Image: Parliament Live Image: Parliament Live

Bank of England governor, Mark Carney has come out fighting, telling MPs that they are putting too much emphasis on him and not enough on themselves.

Mrs May, even caught him in the monetary shower called QE, but he said; “it wasn’t me.”

Or to put it another way: “While monetary policy – with super-low interest rates and quantitative easing – provided the necessary emergency medicine after the financial crash, we have to acknowledge there have been some bad side effects,” said Theresa May, speaking at the Conservative party conference back in October. She added: “People with assets have got richer. People without them have suffered. People with mortgages have found their debts cheaper. People with savings have found themselves poorer.”

But speaking to a Parliamentary hearing, Mr Carney said: “The focus on monetary policy is a massive deflection exercise. It’s very important to distinguish the stance of monetary policy and the reasons why global interest rates are low . . . inequality is caused by much more fundamental factors.”

Or in other words: “It wasn’t me.”

But what about house prices. They are going up because of low-interest rates, exacerbating the gap between the haves and the have-nots. Surely, when it comes to the property market, Mr Carney was caught red handed. Mr Carney said: “House prices in the UK are high because there’s no supply. . . The more we avoid this point, the more we pretend that the ills are the consequence of monetary policy. That’s why I said earlier, this is a massive blame deflection exercise. We’re going to do what we have to do given the suite of all the other policies in place.”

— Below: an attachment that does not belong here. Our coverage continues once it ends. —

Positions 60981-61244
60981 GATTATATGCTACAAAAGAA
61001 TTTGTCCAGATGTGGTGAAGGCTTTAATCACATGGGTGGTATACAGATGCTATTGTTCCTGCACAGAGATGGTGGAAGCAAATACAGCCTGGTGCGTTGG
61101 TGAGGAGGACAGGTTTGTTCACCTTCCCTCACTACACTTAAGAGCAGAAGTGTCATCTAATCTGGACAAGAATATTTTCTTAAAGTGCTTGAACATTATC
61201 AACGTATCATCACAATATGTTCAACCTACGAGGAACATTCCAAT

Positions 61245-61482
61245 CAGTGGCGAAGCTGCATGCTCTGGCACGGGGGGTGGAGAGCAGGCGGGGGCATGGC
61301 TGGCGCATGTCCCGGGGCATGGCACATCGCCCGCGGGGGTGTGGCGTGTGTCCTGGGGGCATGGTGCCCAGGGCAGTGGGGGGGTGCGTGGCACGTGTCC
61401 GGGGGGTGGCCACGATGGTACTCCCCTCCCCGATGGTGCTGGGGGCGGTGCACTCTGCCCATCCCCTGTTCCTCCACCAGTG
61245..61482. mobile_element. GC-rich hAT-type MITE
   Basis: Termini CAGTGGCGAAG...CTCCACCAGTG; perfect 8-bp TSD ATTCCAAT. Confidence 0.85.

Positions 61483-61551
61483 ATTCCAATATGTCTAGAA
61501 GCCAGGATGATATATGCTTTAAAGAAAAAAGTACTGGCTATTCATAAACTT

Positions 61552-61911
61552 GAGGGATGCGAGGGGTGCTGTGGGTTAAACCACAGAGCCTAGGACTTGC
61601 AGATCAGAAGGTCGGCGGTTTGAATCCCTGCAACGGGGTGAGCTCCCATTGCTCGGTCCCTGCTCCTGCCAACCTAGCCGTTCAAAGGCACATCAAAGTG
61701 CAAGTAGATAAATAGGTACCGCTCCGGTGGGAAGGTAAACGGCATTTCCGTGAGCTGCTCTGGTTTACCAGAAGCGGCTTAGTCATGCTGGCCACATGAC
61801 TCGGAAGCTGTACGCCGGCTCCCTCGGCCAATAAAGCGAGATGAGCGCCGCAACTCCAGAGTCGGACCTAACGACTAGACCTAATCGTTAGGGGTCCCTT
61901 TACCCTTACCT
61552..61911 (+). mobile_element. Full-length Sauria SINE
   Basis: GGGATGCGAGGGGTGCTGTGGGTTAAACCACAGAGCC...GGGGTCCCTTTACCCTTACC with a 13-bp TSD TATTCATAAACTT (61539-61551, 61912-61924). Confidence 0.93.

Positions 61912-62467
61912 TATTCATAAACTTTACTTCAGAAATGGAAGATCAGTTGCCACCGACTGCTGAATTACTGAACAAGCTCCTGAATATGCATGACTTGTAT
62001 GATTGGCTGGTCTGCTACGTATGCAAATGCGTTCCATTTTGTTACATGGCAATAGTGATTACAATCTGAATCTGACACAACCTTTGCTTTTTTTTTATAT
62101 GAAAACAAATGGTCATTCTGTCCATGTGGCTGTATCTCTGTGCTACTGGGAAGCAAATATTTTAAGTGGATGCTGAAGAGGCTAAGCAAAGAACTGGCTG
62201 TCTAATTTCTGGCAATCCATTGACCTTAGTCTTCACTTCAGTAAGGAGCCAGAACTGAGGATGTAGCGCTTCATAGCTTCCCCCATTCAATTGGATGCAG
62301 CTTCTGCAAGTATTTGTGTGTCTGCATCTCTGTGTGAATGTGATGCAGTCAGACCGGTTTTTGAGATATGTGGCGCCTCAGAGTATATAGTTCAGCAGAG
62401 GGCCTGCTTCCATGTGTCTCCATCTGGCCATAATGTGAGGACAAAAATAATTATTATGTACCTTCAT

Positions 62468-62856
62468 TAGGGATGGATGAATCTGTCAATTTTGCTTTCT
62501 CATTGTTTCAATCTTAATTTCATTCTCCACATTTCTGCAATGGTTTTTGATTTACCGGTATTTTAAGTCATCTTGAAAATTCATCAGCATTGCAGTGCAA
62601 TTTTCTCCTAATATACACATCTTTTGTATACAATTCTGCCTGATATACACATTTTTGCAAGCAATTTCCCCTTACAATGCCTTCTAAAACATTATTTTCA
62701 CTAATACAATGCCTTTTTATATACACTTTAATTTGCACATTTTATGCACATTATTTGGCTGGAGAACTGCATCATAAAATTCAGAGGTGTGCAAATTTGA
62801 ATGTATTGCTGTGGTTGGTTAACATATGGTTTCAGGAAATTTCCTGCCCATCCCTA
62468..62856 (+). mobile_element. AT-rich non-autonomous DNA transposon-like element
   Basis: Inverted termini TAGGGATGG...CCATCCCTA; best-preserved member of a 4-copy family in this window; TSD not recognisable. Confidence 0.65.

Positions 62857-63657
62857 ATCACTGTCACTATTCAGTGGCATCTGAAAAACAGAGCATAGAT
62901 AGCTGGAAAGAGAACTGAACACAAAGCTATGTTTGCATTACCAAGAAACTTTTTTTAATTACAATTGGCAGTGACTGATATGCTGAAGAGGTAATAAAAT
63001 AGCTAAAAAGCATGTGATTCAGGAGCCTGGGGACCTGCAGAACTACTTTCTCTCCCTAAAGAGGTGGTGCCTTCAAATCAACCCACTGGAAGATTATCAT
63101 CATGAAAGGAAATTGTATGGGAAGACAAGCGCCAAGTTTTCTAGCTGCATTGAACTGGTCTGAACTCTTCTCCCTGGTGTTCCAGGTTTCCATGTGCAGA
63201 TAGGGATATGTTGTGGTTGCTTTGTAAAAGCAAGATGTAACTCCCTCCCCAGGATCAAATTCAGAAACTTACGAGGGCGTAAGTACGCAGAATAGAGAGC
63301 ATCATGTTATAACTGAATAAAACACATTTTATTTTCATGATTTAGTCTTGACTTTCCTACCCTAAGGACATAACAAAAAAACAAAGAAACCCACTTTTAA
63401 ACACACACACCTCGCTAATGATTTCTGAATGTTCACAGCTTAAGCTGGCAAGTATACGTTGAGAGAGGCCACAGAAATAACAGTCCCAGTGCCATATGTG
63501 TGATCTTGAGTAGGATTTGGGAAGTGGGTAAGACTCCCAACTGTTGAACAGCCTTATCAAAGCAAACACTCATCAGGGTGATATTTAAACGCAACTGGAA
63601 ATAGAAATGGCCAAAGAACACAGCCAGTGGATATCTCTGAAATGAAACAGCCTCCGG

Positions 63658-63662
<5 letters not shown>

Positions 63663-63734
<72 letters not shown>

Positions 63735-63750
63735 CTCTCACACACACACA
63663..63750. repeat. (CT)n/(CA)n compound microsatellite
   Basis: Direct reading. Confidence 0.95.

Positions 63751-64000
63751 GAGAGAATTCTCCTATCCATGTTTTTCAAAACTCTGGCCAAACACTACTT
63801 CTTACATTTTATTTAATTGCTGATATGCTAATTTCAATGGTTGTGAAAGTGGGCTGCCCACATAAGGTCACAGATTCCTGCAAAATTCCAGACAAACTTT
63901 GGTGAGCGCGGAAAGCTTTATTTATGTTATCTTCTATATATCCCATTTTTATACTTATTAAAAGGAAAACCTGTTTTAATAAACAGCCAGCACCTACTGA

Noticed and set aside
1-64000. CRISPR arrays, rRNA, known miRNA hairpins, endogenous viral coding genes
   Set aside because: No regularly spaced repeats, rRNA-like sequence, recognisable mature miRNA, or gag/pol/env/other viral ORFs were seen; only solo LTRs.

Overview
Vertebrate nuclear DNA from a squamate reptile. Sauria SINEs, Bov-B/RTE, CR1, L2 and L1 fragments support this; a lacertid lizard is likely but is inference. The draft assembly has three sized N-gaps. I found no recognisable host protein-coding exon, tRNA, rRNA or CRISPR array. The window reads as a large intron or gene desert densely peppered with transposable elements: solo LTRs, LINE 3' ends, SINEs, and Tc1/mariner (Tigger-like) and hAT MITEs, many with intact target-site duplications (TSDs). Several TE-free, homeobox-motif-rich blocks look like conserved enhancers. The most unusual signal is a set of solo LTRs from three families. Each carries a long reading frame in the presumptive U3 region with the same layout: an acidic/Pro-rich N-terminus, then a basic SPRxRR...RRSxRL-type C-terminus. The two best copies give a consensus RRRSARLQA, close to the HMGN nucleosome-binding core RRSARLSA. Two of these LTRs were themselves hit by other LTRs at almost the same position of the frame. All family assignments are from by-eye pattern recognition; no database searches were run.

That’s central bank speak for: “It wasn’t me.

As for the argument that won’t go away, that QE has distorted the economy, creating zombie companies, even zombie government policy: Mr ‘it wasn’t me’ Carney said: “What I do not accept, there is a line of thought that is that central banks should not focus on their remit, they should tighten policy in order to force governments to take tough decisions. . . that is political.”

Meanwhile, in the US, during the run-up to the presidential election, the man we now call President Elect Trump, said: “We are in a big, fat, ugly bubble. And we better be awfully careful. And we have a Fed that's doing political things. This Janet Yellen of the Fed. The Fed is doing political…by keeping the interest rates at this level. And believe me: the day Obama goes off and leaves, and goes out to the golf course for the rest of his life to play golf, when they raise interest rates, you're going to see some very bad things happen, because the Fed is not doing their job. The Fed is being more political than Secretary Clinton.”

Ms Yellen may well reply by saying: “It wasn’t me.”